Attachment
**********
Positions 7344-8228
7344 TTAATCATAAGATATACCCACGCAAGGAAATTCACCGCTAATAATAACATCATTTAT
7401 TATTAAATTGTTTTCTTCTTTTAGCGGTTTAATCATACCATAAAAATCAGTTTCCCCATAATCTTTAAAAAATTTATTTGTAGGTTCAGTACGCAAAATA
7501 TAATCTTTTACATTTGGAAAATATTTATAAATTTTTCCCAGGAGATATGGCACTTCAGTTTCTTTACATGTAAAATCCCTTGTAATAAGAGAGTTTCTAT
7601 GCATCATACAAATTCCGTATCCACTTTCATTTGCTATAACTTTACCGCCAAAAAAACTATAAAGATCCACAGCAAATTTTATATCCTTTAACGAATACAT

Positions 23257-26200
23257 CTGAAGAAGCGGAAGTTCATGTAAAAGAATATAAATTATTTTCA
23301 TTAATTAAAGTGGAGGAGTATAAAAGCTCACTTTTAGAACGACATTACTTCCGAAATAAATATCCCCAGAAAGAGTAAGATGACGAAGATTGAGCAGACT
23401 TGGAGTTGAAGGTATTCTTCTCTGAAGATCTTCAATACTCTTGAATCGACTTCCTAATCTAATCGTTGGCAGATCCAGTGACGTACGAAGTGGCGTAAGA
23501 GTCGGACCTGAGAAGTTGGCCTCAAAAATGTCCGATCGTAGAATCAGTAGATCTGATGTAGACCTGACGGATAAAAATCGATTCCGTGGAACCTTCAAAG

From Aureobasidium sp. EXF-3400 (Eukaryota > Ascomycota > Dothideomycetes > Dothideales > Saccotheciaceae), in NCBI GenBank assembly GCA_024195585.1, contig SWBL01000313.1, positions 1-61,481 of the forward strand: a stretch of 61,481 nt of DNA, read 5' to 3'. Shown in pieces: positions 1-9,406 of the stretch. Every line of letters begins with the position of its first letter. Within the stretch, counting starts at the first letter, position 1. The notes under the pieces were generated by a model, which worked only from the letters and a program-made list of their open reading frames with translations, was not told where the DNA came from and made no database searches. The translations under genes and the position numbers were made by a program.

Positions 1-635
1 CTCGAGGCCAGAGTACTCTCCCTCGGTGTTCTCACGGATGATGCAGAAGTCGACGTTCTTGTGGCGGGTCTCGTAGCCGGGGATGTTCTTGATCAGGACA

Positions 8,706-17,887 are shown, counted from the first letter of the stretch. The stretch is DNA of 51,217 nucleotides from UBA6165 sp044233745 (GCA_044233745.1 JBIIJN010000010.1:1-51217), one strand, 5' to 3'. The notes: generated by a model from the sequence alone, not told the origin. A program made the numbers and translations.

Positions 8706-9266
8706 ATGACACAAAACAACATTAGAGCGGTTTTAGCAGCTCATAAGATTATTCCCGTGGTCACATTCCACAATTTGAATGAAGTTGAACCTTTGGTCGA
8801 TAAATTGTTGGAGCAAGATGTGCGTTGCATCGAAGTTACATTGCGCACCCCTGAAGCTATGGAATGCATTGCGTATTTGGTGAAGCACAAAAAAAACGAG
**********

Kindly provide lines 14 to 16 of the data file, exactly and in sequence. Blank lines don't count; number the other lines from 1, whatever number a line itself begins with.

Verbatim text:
Positions 8,706-17,887 are shown, counted from the first letter of the stretch. The stretch is DNA of 51,217 nucleotides from UBA6165 sp044233745 (GCA_044233745.1 JBIIJN010000010.1:1-51217), one strand, 5' to 3'. The notes: generated by a model from the sequence alone, not told the origin. A program made the numbers and translations.

Positions 8706-9266
8706 ATGACACAAAACAACATTAGAGCGGTTTTAGCAGCTCATAAGATTATTCCCGTGGTCACATTCCACAATTTGAATGAAGTTGAACCTTTGGTCGA